Comer Says Ethics Findings Help Move Dept. Forward
By KY Agriculture Dept.
FRANKFORT, KY - Agriculture Commissioner James Comer said today’s initiating orders by the Kentucky Executive Branch Ethics Commission are the result of more than a year’s worth of cooperation between the Ethics Commission and the Kentucky Department of Agriculture.
“This department has invited a level of scrutiny never before seen in state government,” Comer said. “We have become a model of transparency and accountability. Imagine what we might learn if every agency in state government was placed under the same magnifying glass.”
Comer praised the Ethics Commission for moving forward in an organized and expeditious manner. He said the Commission’s professionalism enabled the Department to continue moving forward while fully cooperating with the investigation of the previous administration.
Since the new administration took over in January 2012:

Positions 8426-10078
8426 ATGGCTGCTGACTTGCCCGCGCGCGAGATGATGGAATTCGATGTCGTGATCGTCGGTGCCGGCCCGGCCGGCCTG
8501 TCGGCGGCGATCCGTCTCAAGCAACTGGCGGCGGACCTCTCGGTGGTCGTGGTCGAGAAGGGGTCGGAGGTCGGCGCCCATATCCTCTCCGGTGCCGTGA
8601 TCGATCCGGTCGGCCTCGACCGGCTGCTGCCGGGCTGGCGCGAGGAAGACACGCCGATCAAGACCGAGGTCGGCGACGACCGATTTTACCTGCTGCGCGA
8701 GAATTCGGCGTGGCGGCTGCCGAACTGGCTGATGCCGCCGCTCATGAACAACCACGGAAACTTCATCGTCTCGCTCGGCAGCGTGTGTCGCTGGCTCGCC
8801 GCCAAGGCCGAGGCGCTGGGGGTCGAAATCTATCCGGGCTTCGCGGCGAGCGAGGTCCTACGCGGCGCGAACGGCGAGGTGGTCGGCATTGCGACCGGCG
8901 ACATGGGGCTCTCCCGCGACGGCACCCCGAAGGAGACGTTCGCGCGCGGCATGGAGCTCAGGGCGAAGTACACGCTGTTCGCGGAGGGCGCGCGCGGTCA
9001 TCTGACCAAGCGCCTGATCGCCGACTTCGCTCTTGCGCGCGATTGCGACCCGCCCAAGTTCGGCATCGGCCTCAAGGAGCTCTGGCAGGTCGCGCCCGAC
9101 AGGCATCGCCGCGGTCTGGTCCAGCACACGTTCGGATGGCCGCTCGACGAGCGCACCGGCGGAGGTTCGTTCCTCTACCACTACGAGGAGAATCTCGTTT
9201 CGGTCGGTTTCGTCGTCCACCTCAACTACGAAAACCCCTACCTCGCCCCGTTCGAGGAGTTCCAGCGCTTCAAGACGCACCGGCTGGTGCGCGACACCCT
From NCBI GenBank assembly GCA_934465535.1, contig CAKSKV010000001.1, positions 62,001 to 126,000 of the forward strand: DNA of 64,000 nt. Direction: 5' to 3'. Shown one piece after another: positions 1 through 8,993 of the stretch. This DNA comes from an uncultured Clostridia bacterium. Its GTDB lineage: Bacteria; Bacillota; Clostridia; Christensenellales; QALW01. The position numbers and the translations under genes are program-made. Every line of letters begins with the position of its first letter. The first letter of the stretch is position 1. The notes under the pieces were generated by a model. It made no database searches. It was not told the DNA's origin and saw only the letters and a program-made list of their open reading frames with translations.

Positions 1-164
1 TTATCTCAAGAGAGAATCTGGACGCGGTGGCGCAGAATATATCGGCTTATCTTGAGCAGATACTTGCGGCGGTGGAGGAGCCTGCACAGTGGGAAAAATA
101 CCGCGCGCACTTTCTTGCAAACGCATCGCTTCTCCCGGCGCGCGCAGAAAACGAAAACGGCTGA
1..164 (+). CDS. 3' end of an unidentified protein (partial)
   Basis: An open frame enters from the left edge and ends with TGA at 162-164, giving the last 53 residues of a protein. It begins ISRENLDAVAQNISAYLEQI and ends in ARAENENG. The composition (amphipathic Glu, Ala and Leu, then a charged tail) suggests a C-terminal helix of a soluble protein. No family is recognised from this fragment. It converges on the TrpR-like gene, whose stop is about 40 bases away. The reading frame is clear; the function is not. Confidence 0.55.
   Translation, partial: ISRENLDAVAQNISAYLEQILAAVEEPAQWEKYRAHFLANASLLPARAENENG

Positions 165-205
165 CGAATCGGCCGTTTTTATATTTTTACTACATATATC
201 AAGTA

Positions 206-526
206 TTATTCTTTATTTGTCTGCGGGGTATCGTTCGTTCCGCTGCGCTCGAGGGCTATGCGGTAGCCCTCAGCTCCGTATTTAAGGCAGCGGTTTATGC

· Commissioner Comer requested a thorough, sweeping audit by the Kentucky Office of the Public Auditor and demanded that all employees cooperate with the audit.
· Commissioner Comer fired at least 16 political employees, and dozens who served under the previous administration are no longer employed by the Department.
· Commissioner Comer has taken numerous steps to improve transparency in the Department, including publishing his official schedule, launching a new KDA website that details all expenditures, and taking agriculture to all of Kentucky’s 120 counties in his first year in office.
· Commissioner Comer has ordered tighter controls on the department’s vehicle fleet including GPS monitoring of vehicles.
· Commissioner Comer cut spending on the department’s motor fuel and pesticide testing laboratory, which is on track to save taxpayers more than $400,000 this year alone.
Comer pledged that the Kentucky Department of Agriculture would continue to cooperate fully with investigations into the previous administration.
“We operate in the sunshine here,” Comer said. “We have made drastic improvements, and our work continues.”